The various hints that are presented by the enrollment process 400 to the user during step 410 should be selected so that the corresponding generated passwords have a sufficient number of bits (amount of information) to satisfy the security needs of the application.

FIG. 5 is a flow chart describing an exemplary implementation of the verification process 500 of FIG. 2 incorporating features of the present invention. As previously indicated, the verification process 500 authenticates a user attempting to access a protected resource and optionally presents the user with the associated textual, audio or visual hint as part of the challenge.

As shown in FIG. 5, the user initially identifies himself (or herself) to the password enrollment/verification server 200 during step 510. During step 520, the verification process 500 obtains the user password that was generated for this user during the enrollment phase from the user database 200. The user is challenged for the password during step 530. The challenge may optionally include the hint associated with the password.

A test is performed during step 540 to determine if the password provided by the user matches the password obtained from the user database 200. If it is determined during step 540 that the passwords do not match, then a further test is performed during step 550 to determine if the maximum number of retry attempts has been exceeded. If it is determined during step 550 that the maximum number of retry attempts has not been exceeded, then the user can optionally be presented with a hint during step 560 before again being challenged for the password. If it was determined during step 550 that the maximum number of retry attempts has been exceeded, then the user is denied access during step 580.

If, however, it was determined during step 540 that the password provided by the user matches the password obtained from the user database 200, then the user is provided with access during step 570.

Pass Poems

As previously indicated, passwords generated by the password enrollment/verification server 200 during an enrollment phase are based on a textual, audio or visual hint that can be selected by the user. In one implementation, if a user selects a poem as a hint, the password enrollment/verification server 200 will generate a password having the same rhyme and meter as the selected poem.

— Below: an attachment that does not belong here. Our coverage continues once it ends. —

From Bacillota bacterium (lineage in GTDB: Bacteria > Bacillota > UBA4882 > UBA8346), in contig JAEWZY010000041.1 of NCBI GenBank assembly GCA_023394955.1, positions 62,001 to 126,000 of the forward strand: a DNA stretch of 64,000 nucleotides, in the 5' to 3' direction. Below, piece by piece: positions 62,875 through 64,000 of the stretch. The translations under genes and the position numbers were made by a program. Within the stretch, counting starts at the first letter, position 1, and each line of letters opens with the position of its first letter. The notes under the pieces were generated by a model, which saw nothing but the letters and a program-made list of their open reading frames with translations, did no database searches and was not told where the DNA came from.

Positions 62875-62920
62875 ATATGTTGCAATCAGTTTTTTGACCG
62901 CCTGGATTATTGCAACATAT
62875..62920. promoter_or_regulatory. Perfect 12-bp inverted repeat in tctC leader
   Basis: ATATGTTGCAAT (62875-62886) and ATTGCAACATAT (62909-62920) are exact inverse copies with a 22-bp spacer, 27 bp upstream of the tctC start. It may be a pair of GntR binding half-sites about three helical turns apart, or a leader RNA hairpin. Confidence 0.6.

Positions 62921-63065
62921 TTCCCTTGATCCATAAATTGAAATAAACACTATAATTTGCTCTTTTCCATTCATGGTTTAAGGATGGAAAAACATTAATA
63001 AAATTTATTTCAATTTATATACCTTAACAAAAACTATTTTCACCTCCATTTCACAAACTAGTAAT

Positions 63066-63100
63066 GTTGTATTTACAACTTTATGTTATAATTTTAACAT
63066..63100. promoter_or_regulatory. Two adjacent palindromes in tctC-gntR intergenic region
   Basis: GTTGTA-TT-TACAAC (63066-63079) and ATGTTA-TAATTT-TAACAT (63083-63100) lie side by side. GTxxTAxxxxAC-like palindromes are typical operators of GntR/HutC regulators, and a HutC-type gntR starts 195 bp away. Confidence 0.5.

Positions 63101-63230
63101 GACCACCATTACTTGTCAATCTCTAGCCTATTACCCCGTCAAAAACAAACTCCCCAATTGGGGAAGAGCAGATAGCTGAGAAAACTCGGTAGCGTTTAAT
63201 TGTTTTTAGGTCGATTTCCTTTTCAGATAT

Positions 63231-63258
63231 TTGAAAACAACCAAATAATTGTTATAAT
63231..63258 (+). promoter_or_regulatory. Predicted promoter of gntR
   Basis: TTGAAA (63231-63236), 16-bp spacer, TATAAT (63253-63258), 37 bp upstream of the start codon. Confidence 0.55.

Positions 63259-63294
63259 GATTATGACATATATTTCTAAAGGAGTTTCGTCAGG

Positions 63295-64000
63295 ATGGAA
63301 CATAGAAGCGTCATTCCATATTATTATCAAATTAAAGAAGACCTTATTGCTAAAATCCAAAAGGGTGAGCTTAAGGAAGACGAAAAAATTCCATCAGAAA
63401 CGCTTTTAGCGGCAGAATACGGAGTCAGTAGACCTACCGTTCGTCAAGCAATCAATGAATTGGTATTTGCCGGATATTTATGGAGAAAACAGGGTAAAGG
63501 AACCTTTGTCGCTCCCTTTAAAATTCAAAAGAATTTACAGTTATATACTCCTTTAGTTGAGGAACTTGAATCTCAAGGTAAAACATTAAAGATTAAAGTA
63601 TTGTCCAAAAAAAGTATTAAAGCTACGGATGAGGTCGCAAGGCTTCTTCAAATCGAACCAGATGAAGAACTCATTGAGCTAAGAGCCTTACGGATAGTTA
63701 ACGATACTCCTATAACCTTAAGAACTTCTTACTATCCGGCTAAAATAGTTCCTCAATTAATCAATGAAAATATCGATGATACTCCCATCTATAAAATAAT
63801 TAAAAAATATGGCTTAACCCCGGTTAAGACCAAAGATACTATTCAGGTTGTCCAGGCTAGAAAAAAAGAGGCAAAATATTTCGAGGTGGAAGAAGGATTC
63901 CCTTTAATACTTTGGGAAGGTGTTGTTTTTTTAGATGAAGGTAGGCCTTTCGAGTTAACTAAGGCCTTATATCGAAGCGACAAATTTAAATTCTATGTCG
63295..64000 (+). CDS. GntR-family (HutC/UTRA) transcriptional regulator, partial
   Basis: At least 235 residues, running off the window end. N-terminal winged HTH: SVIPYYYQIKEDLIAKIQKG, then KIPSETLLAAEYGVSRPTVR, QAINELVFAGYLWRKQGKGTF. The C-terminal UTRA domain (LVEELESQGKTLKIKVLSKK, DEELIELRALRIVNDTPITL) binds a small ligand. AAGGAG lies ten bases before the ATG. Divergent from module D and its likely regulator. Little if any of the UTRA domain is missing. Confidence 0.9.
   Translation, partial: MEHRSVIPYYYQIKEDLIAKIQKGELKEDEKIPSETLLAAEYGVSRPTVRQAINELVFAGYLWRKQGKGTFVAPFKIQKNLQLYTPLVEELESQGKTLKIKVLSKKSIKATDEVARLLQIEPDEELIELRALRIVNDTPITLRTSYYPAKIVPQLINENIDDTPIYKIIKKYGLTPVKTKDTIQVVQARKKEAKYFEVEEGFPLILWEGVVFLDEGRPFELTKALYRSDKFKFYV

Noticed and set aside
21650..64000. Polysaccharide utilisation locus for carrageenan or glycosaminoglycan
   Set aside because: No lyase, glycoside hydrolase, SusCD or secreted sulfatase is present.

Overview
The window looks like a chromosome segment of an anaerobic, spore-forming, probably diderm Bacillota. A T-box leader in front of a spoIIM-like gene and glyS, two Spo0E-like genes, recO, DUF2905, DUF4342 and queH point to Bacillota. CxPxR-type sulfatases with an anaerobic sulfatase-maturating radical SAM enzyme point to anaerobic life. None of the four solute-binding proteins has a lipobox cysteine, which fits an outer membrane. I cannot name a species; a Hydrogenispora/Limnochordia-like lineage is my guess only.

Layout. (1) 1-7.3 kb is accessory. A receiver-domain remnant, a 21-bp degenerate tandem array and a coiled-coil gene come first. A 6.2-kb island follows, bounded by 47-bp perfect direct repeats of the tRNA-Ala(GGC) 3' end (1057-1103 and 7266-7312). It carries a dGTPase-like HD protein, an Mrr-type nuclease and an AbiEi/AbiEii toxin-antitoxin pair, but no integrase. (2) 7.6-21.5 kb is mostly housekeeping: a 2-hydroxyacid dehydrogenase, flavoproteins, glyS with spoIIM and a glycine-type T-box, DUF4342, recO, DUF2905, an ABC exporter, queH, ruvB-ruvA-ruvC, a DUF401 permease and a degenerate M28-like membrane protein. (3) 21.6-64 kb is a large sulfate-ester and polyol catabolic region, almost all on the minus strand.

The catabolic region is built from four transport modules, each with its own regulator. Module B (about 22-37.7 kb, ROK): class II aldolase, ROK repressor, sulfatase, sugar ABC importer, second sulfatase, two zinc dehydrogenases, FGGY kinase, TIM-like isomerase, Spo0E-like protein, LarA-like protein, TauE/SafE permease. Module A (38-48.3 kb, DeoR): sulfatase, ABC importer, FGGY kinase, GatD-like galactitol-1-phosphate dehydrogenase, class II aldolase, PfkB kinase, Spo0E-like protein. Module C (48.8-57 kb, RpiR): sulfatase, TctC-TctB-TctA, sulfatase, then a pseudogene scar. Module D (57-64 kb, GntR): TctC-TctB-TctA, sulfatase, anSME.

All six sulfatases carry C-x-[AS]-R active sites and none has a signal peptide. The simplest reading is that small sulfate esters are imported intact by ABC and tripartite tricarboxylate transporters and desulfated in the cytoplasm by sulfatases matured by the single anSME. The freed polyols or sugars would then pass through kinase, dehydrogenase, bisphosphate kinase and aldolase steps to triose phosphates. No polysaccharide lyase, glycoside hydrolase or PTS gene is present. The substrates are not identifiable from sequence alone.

FIG. 6 is an exemplary user interface 600 that presents a user with a set of poems 610 (during step 410 of the enrollment process 400) from which the user can select a given poem. For example, the user may select the following poem as a hint (during step 420): “The monkey took one look at Jim, and threw the peanuts back at him.” The password enrollment/verification server 200 will then generate a password with the same rhyme and meter as the selected poem (step 430). In this manner, the user can recall the poem and remember the corresponding password.

FIG. 7 is an exemplary user interface 700 that presents the user with the generated password and the selected poem so that the user can associate the poem with the generated password. As shown in FIG. 7, the selected poem is presented in field 710, the corresponding rhythm (meter) of the selected poem is presented in field 720, an annotated version of the selected poem is presented in field 730, a spoken version of the generated password is presented in field 740 and the actual generated password is presented in field 750. The generated password and associated hint are shown in record 305 of the user database 300. The exemplary information presented in the interface 700 assists with reinforcing the password into the user's memory. If the user has trouble remembering the generated password, the interface 700 can optionally include a button 760 to generate another password.

As shown in FIG. 7, the selected poem can be classified as having been composed in Iambic Tetrameter (that is, each line contains four iambs or “ta TUMs”). The corresponding random password may be generated using a letter dictionary that gives rhyme and meter for each keyboard character. In other words, the spoken version of a keyboard character, such as “open angle” for “<” can have an associated rhyme and meter that is used to create a password that rhymes with the original poem.

An exemplary letter dictionary 800 is shown in FIG. 8. As shown in FIG. 8, each of the keyboard characters are classified based on the number of syllables contained in the associated spoken version of the keyboard character. Thus, the dictionary 800 can be used to identify a character of a given number of syllables that rhymes with a given sound. In this manner, a password can be generated having the same rhyme and meter as a selected poem.

FIG. 9 is an exemplary user interface 900 that allows the user to specify whether reminders should be sent to the user, for example, by email or telephone message, in fields 910 and 920, respectively. In one implementation, the reminders can include the selected poem, and optionally the generated password.

Pass Jokes

In a further variation of the present invention, passwords generated by the password enrollment/verification server 200 during an enrollment phase can be based on a joke. In a preferred implementation, a number of jokes can be established that each include one or more variable words or phrases that can be modified to generate a sufficiently random password for each user.